We follow the wise-cracking Fletch as he flits from the upper crust country club of Alan Stanwyck to the low-life existence of the sad addicts on the beach, using a variety of disguises. At its core, and this would be developed in greater detail in the subsequent books, this is a voyage of self-discovery for a young hero as he tries to find a place for himself within a society that appears more than a little frayed at the edges, surrounded as he is by rich and poor people who range from noble to venal irrespective of their income. Fletch even comes to respect some of the villains of the story, though none are portrayed as sympathetically as the tragic Bobbie, a fifteen-year-old girl who knows that her sad drug-addled life on the beach can’t last long.
This is one of the titles I included my top 10o Mystery Books and re-reading it has not dampened with enthusiasm for its witty dialogue, smart plot and poignant depiction of those lost on the outer fringes of society.
The complete series of novels, in publication order, is as follows:
- Fletch (1974)
- Confess, Fletch (1976)
- Fletch’s Fortune (1978)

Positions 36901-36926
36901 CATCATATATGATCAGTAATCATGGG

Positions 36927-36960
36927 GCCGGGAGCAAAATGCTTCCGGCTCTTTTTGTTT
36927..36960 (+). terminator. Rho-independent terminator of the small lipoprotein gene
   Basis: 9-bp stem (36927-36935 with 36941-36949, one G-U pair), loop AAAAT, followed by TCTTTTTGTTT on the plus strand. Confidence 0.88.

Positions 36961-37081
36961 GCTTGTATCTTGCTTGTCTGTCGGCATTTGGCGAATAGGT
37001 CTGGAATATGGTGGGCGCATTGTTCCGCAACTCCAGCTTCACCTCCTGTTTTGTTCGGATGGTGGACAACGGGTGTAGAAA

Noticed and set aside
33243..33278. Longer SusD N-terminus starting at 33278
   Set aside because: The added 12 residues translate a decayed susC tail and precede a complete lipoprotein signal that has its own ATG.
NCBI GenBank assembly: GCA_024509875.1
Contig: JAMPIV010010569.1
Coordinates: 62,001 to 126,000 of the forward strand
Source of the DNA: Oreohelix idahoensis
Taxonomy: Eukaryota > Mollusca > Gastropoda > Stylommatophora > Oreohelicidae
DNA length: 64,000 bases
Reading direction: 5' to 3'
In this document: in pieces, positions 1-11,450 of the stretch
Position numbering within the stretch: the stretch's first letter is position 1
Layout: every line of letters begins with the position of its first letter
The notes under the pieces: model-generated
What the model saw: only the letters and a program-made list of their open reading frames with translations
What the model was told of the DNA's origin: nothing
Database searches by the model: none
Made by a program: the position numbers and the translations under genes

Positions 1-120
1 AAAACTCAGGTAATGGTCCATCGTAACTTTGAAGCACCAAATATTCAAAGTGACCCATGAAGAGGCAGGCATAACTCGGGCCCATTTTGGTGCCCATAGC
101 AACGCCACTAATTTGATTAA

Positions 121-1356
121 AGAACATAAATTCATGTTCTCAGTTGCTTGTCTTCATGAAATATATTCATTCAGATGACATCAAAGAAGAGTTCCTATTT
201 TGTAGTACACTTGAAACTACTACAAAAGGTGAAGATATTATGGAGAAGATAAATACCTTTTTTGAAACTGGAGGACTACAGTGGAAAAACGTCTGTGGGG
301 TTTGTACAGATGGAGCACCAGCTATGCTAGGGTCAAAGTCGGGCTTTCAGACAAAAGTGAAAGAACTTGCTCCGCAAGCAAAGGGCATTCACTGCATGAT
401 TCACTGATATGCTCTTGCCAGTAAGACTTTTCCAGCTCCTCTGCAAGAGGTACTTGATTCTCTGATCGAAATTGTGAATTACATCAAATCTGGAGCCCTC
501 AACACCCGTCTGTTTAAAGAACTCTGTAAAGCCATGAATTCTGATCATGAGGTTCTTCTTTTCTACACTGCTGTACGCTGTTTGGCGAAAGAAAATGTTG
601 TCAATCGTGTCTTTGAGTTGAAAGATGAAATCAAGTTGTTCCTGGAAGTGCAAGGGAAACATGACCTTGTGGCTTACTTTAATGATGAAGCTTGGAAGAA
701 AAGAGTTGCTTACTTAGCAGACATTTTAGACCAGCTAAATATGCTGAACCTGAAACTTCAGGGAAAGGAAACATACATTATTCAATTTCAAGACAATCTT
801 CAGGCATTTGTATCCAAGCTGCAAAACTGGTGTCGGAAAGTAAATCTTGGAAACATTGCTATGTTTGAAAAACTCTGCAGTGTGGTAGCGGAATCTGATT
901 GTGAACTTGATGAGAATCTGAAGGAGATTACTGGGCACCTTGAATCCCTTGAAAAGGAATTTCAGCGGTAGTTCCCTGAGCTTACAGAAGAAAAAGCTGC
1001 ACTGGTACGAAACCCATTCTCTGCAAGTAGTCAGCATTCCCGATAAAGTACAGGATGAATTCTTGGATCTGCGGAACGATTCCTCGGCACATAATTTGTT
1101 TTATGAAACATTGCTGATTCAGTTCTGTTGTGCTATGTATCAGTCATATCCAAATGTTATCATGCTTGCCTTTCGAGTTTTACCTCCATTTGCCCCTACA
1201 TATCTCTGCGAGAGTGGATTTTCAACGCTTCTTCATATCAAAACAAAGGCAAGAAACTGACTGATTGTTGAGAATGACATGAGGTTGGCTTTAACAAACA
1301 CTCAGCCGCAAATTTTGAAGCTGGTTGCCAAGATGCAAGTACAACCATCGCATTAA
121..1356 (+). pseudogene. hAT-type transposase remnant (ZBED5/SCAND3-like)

- Fletch and the Widow Bradley (1981)
- Fletch’s Moxie (1982)
- Fletch and the Man Who (1983)
- Carioca Fletch (1984)
- Fletch Won (1985)
- Fletch, Too (1986)
- Son of Fletch (1993)
- Fletch Reflected (1994)
There were also four spinoffs featuring Inspector Francis Xavier Flynn, the cop introduced in Confess, Fletch. These were Flynn (1977), Flynn’s In (1984) and The Buck Passes Flynn (1981) and belatedly, Flynn’s World (1999). The novel was also turned into a popular movie in 1985 starring Chevy Chase with a decent script by Andrew Bergman, who knows a thing or two about comedy thrillers as author of the ‘Hollywood and LeVine’ series of mysteries and writer and/or director of such films as The In-Laws and The Freshman. It is fairly faithful to the book in terms of dialogue and story, though it is mainly remembered probably for the various comedy disguises that Chase puts on. The movie sequel, Fletch Lives, has nothing to do with the books and is best forgotten (I certainly have).
The best critical analysis I have read on the Fletch series is by John McAleer and was published in the Winter 1988 edition (Volume 21, number 1) of the late, lamented The Armchair Detective and is well worth seeking out. As far as I know it has not been reprinted, though I would love to be proved wrong on this. The Mystery File site published an excellent interview with Macdonald by Lee Goldberg, which you can access here: www.mysteryfile.com/McDonald/Goldberg.html
For more information about the late Gregory Macdonald, see the official homepage at: www.gregorymcdonald.com